Awareness brings its own issues. Pagans, particularly Witches, are now a regular part of Hollywood entertainment. While that in part helps to normalize the idea of Paganism, there are consequences. “I get asked for spells like body-switching from time to time,” Niven said, not to mention requests for instant wealth. “I would have used that myself!” she said.

Today, Paganism has many branches that stem from Wicca, and many more that do not. Polytheists and Heathens do not always consider themselves Pagans, based on what they feel the overarching values associated with that label are. Niven thinks Paganism “resembles first-century Christianity,” in that there are many factions and a fair bit of theological squabbling.

“It’s very cool, and totally healthy,” she said.

Niven hasn’t been a member of an established group in quite some time, and in that way mirrors most of her readers. “I think about Paganism 60-70 hours a week,” she explained, “and at the end of the day, it’s time to have dinner, watch television or play a game.” Repeated surveys have shown her that most readers of BBI magazines also worship largely on their own.

“Back in the day, there was a theory that one became a Witch by saying so three times. Self-initiation is absolutely a thing. There’s no pope setting the rules.” In addition, most Pagans and others stuck with that label tend to bristle at the idea of hierarchy, she has observed.

In a sense, Niven thinks that the trend toward solitary practice is an historical aberration born of the current culture of individualism. “In a hundred years, or 200, it might transform again into set of more socially-controlled religions, and that probably wouldn’t be a bad thing.” Witches, however, will likely always have a solitary role to play, living on the edges of society and providing wisdom and healing to those who seek it.

Continuing to publish on paper also makes BBI Media stand out. “Paper is becoming a premium product,” Niven said, calling it an underrated technology that’s easy on the eyes and doesn’t require a power source. “Comparing paper and digital is like comparing cabbage and a banana,” she said, “they just don’t taste the same.”

Niven feels that paper is superior for long-form writing, and that’s what is mostly what is presented in her magazines. The bloggers at tend to write shorter pieces, which is suitable for that medium. Digital is much better for information such as phone numbers, where a search function makes the data more usable.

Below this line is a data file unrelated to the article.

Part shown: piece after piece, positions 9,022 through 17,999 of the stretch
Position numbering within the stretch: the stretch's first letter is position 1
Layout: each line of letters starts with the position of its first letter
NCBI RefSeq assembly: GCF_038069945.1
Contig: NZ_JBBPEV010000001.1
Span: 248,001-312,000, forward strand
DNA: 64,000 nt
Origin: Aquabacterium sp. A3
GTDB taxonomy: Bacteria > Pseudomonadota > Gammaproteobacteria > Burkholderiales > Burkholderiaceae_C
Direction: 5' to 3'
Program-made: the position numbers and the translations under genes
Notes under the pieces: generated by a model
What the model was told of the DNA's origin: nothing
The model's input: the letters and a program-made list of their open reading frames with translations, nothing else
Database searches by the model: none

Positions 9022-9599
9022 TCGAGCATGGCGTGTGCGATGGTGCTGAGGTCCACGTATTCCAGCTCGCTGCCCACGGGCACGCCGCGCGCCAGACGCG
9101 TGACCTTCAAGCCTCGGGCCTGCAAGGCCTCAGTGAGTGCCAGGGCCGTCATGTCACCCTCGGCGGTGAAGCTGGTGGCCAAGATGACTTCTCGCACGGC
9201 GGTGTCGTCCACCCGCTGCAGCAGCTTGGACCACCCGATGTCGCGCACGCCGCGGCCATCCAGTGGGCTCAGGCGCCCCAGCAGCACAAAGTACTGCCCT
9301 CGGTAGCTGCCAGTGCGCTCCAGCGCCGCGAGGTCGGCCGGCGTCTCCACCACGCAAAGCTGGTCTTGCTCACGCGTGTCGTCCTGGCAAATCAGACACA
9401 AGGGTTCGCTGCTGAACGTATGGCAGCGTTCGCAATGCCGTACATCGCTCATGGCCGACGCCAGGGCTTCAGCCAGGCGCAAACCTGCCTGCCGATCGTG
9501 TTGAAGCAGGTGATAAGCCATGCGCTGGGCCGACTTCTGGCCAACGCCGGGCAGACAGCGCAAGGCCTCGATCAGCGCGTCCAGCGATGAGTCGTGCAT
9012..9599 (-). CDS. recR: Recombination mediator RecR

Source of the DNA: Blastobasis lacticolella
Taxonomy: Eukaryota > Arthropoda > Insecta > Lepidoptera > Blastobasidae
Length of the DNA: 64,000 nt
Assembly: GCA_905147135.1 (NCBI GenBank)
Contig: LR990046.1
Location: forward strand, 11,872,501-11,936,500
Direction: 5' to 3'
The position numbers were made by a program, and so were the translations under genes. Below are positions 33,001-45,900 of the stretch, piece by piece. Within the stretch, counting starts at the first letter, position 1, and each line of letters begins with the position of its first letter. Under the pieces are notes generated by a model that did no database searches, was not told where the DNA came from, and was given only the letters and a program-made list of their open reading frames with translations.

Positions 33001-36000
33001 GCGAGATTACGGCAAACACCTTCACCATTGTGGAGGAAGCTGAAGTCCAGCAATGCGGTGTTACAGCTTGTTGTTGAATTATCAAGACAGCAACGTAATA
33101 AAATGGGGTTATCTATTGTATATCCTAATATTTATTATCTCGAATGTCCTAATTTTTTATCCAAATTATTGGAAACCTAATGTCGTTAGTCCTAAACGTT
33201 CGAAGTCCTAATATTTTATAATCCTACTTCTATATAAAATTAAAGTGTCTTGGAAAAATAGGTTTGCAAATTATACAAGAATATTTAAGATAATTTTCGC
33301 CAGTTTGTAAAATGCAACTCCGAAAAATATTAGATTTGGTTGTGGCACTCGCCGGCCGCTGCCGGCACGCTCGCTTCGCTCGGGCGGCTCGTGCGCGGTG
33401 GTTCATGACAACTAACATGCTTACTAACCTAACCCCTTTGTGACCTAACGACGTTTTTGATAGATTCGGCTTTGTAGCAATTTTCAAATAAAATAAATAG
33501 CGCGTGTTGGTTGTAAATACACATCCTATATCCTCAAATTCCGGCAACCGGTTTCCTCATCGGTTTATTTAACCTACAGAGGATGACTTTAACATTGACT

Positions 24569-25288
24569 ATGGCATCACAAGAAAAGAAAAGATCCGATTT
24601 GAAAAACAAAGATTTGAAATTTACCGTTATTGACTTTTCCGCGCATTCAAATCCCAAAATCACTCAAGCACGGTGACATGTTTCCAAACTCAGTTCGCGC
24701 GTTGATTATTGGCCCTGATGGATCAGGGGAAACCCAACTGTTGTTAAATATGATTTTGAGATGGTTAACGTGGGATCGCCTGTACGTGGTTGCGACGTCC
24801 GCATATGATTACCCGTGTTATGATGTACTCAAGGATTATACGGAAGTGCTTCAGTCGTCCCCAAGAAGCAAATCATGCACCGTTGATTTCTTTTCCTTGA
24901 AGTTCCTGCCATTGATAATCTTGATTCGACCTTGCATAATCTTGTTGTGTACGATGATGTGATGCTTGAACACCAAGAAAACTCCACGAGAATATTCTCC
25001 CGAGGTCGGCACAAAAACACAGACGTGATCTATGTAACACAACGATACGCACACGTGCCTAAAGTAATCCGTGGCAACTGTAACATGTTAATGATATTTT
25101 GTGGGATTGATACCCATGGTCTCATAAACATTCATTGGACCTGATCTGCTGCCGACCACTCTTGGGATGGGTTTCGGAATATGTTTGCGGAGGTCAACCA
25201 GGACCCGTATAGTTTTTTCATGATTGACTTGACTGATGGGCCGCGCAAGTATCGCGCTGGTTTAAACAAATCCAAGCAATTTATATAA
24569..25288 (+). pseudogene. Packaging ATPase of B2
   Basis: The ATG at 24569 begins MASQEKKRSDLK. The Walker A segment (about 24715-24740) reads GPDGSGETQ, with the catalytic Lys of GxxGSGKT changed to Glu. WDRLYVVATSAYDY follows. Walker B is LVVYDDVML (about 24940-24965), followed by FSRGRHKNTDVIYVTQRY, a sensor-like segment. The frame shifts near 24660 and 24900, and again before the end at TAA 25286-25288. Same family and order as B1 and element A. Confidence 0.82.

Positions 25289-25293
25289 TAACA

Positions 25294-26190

Niven believes that there will always be an audience for paper. “The ecological footprint of digital is not zero,” she said, and BBI publications have been printed with soy ink on recycled paper for far longer than most people knew about those options. There’s also a number of her readers that prefer to peruse the magazines while in the bath, which can be trickyr when using a tablet.

BBI became one of the last publisher of print Pagan magazines in North America last year, when Circle Magazine’s final issue was published. She attributes that not to any failing on the part of Circle’s staff, but to a difference in mission. “[Circle Magazine] was never their main ministry. Publishing is all we ever do. We don’t hold services, give degrees, consecrate, or initiate.”

What the hardworking people at BBI Media do instead is provide a platform for mostly positive pieces on Paganism, in all its many forms, including for people who don’t want to be called Pagan at all but would like to be heard by those who do.

[Author’s Note: This interview took place prior to the recent presidential election, and does not reflect any events that have occurred since that time.]

On July 22nd the bookstore chain Borders started the process of closing its 399 remaining locations. This move was long predicted by industry watchers as the once-mighty chain wobbled in the face of’s rise (a company it once outsourced to) and costly missteps in non-book merchandise. The last few weeks of media coverage has featured a mixture of fond reminiscences, 20/20 hindsight analysis,  and predictions for the future of the book-selling industry. Many of the predictions haven’t been too cheery, for example, the investment site The Motley Fool predicts that Barnes & Noble will ultimately suffer the same fate, noting that “just because B&N will be the last one standing doesn’t mean that it will be standing for long.” Even if the Borders closure is the last domino to topple as the retail book market restructures itself for a post-ebook and post-Amazon world, that development alone could have far-reaching and possibly disastrous consequences for businesses that cater to modern Pagans.

The Borders Closure and Pagan Publishers

One of the most obvious ramifications of the Borders closure is the elimination of bricks-and-mortar booksellers willing to carry Pagan, occult, and metaphysical titles. At the beginning of 2010 Borders operated 508 superstores in the United States, plus several more “Borders Express” and Waldenbooks outlets in malls and airports. As more than one reporter has pointed out, in some areas Borders was the only significant bookstore within driving distance. Or as a recent NPR report put it, “an entire arm of book sales has been amputated.” No matter how healthy or solvent a publishing business is, that much reduction in retail space is going to hurt. Worse still, at the time of the Borders bankruptcy filing they owed nearly 300 million to its creditors. One of those creditors was Llewellyn Worldwide, the largest publisher of Pagan and metaphysical books. In its Chapter 11 bankruptcy filing Borders revealed that it owes Llewellyn over half a million dollars.